Maricarmen Reyes has known since she was 11 years old that she wanted to help the Latino community.
Now at 45, Reyes’ list of commitments dedicated to helping those around her is longer than most people’s shopping lists.
Besides what she calls her “main job” at the Sonoma Valley Health Center as the outreach and event coordinator, Reyes works with a number of nonprofit, community outreach or volunteer organizations.
She provides tutoring at Santa Rosa Junior College, is a member of the Springs Municipal Advisory Council, is a board member at the nonprofit Research Information Supporting Knowledge Sonoma, a board member at the Sonoma Valley Education Foundation, a board member for The Catalyst Fund, a member of the Suicide Prevention Coalition for the county, and a member of Lideres Campesinas Napa-Sonoma Chapter.
“If she got paid for all the things that she does, she would be a millionaire,” her friend and colleague, Xochitl Marquez, said
Reyes’ involvement and dedication to uplifting the Latino community through Spanish outreach and emergency preparedness earned her a Puente y Ganas award earlier this year.
Hechale Ganas! Give it your all!
The Puente y Ganas award, given by Los Cein, a nonprofit organization centered around keeping Sonoma County a sustainable, inclusive and equitable place, has four pillars the winner of the award must uphold: Engagement, elevation, service and innovation.
The person must engage with the community by building bridges, go above and beyond, and look for ways to improve. Reyes was nominated by her close friend Karina Garcia, who works as a field representative for Sonoma County Supervisor Susan Gorin. The nomination was supported by Gorin.
Reyes has known Garcia since they were in the sixth grade.
Gorin, who has worked with Reyes and only recently began to get to know her, describes Reyes’ uniqueness, which she attributes to “her beautiful smile, her demeanor and a knowledge of the community and the people who live in the community and the creative outreach.”
This year, there were 20 nominees for the award, with five who continued on to the final round.
“When it came to the overall grading, Maricarmen was at the top of everyone’s score card,” said Herman G. Hernandez, executive director of Los Cien.
Praised for seeming to have more than 24 hours in a day to help serve the communities around her, Maricarmen was awarded the Puente y Ganas award on June 24 during Los Cien’s third annual Puente y Ganas Awards ceremony at the Luther Burbank Center for the Arts in Santa Rosa.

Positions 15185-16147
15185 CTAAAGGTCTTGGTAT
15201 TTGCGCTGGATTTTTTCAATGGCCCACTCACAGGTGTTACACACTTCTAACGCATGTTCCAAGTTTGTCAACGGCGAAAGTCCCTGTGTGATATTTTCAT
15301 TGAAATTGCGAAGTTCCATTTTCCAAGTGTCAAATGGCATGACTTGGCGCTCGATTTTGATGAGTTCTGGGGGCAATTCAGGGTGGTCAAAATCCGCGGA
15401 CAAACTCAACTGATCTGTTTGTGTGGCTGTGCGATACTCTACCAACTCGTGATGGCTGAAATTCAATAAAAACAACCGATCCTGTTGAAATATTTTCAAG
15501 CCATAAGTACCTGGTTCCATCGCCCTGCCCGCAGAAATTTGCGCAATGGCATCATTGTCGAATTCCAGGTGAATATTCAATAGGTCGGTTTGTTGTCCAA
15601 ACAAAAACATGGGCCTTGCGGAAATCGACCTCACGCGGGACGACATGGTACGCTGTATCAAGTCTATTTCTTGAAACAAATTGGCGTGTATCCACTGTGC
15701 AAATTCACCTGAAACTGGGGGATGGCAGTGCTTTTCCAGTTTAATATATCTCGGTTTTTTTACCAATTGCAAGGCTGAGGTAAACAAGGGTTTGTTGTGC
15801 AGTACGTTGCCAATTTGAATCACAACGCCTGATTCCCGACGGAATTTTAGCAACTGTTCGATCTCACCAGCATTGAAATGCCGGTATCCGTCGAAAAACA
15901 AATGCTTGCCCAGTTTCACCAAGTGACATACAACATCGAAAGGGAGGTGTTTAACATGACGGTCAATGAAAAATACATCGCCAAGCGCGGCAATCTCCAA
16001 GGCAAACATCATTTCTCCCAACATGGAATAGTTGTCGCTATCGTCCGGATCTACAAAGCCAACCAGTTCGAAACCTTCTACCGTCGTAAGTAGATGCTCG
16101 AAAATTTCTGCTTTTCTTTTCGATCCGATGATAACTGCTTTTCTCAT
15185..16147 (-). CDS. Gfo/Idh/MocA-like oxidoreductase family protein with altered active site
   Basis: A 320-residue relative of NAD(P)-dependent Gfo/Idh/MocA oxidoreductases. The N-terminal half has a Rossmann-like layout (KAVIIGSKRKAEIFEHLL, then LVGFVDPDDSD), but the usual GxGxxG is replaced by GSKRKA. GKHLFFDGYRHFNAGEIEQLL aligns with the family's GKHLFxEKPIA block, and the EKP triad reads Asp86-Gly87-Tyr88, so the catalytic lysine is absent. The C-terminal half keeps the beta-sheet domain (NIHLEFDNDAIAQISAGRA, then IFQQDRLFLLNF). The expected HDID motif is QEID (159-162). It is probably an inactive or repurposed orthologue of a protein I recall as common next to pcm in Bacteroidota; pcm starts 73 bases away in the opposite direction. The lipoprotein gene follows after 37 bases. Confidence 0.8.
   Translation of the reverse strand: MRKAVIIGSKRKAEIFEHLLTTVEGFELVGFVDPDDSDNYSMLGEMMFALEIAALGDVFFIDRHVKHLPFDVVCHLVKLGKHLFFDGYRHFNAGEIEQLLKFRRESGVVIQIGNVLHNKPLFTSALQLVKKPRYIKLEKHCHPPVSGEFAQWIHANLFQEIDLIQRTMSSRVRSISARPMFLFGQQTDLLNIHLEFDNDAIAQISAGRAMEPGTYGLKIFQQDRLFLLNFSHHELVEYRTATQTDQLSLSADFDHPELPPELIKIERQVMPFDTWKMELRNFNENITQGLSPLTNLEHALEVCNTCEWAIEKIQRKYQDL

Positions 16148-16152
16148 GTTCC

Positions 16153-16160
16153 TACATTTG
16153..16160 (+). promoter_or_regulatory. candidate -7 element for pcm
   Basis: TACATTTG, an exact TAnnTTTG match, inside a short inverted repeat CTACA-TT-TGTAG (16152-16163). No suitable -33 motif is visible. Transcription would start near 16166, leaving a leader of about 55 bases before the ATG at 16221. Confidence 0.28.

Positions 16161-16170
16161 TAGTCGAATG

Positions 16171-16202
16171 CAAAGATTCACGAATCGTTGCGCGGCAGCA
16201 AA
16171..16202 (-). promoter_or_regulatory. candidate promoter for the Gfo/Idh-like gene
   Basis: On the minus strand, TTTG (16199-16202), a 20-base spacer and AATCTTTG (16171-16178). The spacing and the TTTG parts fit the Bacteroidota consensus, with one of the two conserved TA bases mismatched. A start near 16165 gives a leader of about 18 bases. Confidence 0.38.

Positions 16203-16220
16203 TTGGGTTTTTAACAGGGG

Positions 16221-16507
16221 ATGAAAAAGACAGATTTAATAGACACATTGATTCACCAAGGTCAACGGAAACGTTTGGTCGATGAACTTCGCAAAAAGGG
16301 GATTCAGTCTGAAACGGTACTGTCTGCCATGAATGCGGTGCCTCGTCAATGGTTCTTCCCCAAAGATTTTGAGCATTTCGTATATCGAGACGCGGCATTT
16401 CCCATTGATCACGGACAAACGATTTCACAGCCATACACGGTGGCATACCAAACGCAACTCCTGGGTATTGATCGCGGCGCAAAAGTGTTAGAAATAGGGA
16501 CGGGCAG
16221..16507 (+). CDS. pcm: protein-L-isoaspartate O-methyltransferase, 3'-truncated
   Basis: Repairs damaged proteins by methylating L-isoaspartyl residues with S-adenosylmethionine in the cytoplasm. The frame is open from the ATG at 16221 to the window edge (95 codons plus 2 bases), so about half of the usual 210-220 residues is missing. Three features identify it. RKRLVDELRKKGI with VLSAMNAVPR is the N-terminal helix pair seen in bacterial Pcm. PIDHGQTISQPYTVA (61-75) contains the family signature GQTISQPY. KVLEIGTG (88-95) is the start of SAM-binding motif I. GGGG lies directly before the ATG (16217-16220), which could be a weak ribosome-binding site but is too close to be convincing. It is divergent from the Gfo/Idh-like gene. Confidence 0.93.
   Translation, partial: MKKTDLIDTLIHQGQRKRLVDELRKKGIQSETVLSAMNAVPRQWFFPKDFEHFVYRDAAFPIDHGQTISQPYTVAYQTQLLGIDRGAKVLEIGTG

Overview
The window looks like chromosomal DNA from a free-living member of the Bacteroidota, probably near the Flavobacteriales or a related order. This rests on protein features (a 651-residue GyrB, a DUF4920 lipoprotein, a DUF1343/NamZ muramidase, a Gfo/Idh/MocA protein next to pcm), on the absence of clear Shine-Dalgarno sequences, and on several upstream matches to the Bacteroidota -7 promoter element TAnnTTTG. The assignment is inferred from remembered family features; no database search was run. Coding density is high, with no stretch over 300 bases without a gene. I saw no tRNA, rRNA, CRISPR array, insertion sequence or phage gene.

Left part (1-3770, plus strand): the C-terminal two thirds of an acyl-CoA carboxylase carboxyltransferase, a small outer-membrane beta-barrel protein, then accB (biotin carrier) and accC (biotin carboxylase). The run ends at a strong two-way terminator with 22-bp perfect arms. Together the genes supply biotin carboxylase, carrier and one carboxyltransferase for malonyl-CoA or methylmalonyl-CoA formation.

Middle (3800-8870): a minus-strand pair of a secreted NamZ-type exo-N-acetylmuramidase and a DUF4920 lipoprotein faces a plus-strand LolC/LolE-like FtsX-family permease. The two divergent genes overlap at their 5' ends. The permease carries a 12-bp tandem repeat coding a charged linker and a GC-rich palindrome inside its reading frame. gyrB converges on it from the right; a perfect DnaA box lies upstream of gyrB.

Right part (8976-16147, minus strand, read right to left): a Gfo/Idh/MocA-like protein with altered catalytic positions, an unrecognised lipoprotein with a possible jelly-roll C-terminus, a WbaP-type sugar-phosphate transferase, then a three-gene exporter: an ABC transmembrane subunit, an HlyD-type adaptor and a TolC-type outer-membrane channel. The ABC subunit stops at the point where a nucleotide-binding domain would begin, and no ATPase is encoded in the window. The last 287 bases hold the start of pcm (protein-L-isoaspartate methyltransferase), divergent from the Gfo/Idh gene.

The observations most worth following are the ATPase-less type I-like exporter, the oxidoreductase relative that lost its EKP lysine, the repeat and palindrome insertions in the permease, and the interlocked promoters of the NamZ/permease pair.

The power of a Chicana
Reyes’ Sonoma-born-and-raised drive to serve the community started with Prop 187, the bill that sought to deny social services, nonemergency health services and public education to undocumented immigrants living in California. At 11, she was concerned for what that meant for her Mexican immigrant parents.
Her identity as a Chicana, drove her to study Chicano and Latino Studies at Sonoma State University.
“If I could help others, like how other people helped my parents in the ʼ80s, then I want to do that for my community,” Reyes said.
Reyes’ advocacy led her to work with Vineyard Workers Services. She has also been a member of the Lideres Campesinas Napa-Sonoma Chapter since its creation in 2011, serving as their representative to help educate farmworker women to help them to stand up and prevent violence. She also is an SRJC tutor who helps students through the High School Equivalency Program, which is a GED program for farmworker students.
“I happen to be Latina but in reality, I care for being able to bridge our communities so that we are one community,” she said.
“From the first moment you meet her, she can start seeing your strengths and she gives you advice, saying ‘oh you would be so good at doing this or that,’ her close friend and colleague at Sonoma Valley Community Hospital, Xochitl Marquez, said.
Reyes calls herself a “connector” of people.
“She is like a walking resource center, you can ask her about anything. It is incredible how much she knows,” Marquez said.
Part of being a “connector,” Reyes said, has been leading Spanish outreach. She works with the members of the Latino community in Sonoma Valley that do not speak English, helping them acquire access to emails or computers.
“She is completely authentic and so when she is able to demonstrate that she can provide value and resources and help people get connected with things they need … they listen to her because she has built relationships and trust,” said Angela Ryan, executive director of the Sonoma Valley Education Foundation.